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May 2009
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Mark Kleiman stumbles into some math

… and gets lost.
He calls his post Cheech and Chong mathematics. You decide.
It’s an attempt to debunk claims regarding the amount of tax revenue that California might reap from legalization. He then works out his own estimates of how much pot that a pot smoker would smoke in order to generate that amount of revenue, corrects his figures, corrects them again, corrects them a third time, and apparently shows that the amount of tax revenue that some people are claiming would result from legalization couldn’t occur without a significant increase in use.
Fine.
This, however, somehow leads him to a completely, and outrageously, false conclusion:

So the advocates of legalizing cannabis can argue, as they do, that legalization wouldn’t substantially increase the level of drug abuse, or they can argue that it could bring in noticeable amounts of revenue. But not both.

Nonsense. All he “proved” so far in his calculations (assuming they are correct) is that the particular amount of revenue ($1.3 billion) that some people claim could be reached (not a claim that I’ve made), couldn’t happen without a significant increase in the level of drug use.
It’s obvious, even using Mark’s figures, that you can bring in a noticeable amount of revenue without substantially increasing the level of drug abuse.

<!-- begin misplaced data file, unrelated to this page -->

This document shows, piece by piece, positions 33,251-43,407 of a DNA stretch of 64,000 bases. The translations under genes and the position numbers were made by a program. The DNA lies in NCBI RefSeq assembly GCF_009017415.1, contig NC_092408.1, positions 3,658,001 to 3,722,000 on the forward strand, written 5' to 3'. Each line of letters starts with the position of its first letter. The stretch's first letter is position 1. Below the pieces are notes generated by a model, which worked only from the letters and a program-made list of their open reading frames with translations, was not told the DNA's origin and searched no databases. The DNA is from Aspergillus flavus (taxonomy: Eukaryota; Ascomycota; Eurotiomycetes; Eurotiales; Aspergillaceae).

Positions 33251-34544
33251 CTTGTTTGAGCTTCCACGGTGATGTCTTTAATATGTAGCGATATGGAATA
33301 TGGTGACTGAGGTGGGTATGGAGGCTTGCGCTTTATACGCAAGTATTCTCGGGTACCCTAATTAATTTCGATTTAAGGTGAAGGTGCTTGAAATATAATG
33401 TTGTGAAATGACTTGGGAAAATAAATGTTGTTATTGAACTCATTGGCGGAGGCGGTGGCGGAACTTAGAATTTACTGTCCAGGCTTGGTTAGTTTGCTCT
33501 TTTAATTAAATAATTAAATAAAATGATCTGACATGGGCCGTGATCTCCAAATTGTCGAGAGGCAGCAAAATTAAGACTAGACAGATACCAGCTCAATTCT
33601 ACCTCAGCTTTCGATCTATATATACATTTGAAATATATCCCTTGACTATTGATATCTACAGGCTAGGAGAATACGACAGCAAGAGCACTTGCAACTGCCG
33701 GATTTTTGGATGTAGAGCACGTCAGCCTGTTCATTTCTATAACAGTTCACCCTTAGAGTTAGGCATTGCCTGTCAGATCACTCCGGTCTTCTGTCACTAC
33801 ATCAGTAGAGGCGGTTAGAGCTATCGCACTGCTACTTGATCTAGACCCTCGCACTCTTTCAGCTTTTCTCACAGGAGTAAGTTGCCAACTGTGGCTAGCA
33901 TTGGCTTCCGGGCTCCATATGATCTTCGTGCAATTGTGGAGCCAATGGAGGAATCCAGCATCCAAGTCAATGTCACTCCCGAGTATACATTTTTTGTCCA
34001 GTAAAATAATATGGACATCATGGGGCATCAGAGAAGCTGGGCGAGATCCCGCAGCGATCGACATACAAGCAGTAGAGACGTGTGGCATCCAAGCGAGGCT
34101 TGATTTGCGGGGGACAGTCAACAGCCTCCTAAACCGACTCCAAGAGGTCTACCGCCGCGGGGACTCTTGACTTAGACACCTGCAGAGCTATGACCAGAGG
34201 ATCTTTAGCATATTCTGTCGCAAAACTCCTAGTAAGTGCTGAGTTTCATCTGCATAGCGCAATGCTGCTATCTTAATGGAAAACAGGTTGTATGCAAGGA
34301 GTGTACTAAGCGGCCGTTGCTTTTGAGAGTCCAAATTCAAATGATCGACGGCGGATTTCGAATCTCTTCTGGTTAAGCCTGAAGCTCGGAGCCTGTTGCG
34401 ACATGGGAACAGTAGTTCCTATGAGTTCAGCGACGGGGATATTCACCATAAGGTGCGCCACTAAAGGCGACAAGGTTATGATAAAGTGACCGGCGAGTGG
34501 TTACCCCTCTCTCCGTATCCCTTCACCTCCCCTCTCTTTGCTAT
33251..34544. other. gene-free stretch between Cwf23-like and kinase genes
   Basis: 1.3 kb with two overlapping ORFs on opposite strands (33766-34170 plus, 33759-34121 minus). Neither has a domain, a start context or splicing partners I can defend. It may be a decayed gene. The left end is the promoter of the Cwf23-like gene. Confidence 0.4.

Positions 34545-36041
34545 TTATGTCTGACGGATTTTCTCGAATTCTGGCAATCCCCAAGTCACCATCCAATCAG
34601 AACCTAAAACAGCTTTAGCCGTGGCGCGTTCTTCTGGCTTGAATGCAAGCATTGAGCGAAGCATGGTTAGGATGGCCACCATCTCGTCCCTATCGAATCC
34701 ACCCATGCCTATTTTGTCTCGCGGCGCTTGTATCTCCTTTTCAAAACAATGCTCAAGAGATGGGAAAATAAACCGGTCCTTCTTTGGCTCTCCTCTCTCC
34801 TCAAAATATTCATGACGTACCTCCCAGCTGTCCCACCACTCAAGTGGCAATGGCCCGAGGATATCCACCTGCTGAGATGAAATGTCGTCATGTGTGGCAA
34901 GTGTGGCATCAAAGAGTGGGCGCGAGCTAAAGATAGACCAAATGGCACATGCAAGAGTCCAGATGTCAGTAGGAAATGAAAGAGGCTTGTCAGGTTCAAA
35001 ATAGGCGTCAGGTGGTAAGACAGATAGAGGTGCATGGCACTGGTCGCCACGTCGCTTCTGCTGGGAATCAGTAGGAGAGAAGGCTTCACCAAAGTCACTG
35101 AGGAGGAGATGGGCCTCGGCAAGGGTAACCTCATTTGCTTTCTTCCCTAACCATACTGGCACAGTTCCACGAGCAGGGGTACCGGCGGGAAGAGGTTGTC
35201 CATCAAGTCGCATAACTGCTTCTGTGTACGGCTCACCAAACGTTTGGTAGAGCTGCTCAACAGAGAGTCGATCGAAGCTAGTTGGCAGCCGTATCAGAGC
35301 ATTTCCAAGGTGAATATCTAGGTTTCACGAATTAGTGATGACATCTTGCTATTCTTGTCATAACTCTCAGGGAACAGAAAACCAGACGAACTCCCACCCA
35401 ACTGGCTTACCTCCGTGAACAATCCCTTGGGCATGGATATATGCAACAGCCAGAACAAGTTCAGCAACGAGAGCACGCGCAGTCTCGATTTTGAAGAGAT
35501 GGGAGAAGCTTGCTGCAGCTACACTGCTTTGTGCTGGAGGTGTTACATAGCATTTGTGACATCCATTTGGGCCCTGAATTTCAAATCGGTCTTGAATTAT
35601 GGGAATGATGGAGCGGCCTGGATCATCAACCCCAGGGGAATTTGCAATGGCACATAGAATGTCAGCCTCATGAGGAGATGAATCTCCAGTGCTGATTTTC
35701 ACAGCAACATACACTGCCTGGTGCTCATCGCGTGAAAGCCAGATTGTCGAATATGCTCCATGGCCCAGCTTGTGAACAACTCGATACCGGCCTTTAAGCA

I mean, come on. This is juvenile stuff here, folks. Logic 101. It’s like the prohibitionists who say that because not every single reduction in the black market that some people have predicted is likely to occur, therefore there will be no reduction in the black market. That’s just ridiculous.
I can, and will, argue that legalizing cannabis won’t substantially increase the level of drug abuse and that it will bring in noticeable amounts of revenue.
It’s true. And, despite the paucity of directly relevant evidence (as a result of not having a proper laboratory (which California could provide)), all appropriate extant evidence supports my view.
So that’s a pretty positive thing and perhaps a good enough reason to legalize all on its own, not even counting the savings from law enforcement, prisons, courts, crime, corruption, etc., etc.
Oh, and yeah, the fact that the government in a free society has absolutely no legitimate right to wield the sledge hammer of punishment — punishing the many for the supposed sins of the few.

[Thanks, Tom]

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